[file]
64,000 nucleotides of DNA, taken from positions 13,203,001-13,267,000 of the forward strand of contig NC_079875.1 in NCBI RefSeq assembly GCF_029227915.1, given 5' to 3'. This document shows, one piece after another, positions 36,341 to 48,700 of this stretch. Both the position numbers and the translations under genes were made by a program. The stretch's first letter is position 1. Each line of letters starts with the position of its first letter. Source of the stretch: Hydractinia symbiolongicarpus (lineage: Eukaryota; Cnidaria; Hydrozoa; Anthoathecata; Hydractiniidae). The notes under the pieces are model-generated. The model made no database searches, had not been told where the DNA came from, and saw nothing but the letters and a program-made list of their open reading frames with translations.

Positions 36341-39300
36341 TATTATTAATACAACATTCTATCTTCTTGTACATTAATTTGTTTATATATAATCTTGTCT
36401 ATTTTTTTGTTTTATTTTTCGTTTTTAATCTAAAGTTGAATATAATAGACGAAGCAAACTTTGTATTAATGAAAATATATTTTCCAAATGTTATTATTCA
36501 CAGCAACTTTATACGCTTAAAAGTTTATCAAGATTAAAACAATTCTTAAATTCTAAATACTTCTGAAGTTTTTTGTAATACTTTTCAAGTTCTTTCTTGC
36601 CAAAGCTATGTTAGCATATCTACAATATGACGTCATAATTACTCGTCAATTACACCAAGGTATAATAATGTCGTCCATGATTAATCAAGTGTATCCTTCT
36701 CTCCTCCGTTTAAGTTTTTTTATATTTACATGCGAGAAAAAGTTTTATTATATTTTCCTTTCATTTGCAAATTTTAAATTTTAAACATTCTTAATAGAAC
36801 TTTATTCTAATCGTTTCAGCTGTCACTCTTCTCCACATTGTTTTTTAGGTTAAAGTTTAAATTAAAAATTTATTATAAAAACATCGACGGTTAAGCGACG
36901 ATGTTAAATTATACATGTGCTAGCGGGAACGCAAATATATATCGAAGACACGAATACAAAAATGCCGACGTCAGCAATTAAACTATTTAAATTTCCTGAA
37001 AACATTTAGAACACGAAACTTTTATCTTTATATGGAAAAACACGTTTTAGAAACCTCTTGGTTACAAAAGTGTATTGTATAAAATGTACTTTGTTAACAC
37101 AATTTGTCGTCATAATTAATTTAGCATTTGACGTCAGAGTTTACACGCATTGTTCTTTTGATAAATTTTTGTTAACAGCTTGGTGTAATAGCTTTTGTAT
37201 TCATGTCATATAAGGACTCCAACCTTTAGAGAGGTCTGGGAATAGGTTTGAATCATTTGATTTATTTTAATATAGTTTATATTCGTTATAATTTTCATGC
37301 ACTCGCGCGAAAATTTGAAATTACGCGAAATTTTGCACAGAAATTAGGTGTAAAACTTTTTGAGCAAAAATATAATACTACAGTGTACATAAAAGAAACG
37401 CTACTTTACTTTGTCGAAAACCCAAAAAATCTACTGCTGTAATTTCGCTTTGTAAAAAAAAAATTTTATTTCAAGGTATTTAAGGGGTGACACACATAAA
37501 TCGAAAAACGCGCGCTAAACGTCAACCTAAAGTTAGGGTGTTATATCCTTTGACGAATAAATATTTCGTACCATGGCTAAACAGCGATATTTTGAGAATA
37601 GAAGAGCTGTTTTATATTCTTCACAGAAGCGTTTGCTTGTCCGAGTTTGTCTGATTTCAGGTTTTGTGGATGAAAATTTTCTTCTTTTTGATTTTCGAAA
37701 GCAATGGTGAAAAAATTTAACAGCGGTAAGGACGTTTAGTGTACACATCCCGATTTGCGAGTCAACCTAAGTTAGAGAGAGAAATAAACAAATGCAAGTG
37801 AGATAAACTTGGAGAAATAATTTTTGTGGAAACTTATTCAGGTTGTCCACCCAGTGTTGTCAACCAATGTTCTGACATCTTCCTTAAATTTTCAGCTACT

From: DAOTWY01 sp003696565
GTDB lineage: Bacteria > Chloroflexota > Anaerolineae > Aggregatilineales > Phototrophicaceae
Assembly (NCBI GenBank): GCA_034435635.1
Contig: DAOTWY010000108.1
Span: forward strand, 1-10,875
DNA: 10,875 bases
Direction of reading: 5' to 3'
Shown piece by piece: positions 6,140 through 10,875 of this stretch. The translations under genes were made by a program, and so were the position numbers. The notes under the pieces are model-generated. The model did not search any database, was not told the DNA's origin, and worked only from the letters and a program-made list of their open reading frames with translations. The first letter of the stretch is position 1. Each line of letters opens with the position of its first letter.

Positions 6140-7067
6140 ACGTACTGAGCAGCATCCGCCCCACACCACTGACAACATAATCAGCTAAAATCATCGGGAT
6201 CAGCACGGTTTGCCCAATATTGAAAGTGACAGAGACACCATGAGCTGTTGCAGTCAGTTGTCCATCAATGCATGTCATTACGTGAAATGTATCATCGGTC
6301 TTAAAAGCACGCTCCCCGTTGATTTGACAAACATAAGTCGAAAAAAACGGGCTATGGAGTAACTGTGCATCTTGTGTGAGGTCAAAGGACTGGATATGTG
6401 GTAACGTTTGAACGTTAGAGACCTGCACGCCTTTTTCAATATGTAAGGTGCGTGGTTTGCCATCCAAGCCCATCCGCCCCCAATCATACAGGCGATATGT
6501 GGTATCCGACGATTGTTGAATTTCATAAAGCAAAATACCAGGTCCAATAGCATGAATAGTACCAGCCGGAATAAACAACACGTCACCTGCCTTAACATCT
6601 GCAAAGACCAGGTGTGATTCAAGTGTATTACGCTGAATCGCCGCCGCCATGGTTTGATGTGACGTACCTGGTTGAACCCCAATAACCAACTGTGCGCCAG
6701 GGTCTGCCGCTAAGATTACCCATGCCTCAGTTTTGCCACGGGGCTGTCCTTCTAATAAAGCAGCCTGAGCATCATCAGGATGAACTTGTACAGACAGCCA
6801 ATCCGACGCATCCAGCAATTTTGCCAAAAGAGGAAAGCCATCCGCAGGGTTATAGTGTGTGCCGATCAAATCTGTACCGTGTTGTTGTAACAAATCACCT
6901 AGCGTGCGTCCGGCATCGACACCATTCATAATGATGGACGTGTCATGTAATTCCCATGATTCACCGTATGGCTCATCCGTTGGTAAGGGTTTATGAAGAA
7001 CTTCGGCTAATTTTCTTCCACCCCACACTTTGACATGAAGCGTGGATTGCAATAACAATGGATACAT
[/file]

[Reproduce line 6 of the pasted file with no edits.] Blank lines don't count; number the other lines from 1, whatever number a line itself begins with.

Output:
36601 CAAAGCTATGTTAGCATATCTACAATATGACGTCATAATTACTCGTCAATTACACCAAGGTATAATAATGTCGTCCATGATTAATCAAGTGTATCCTTCT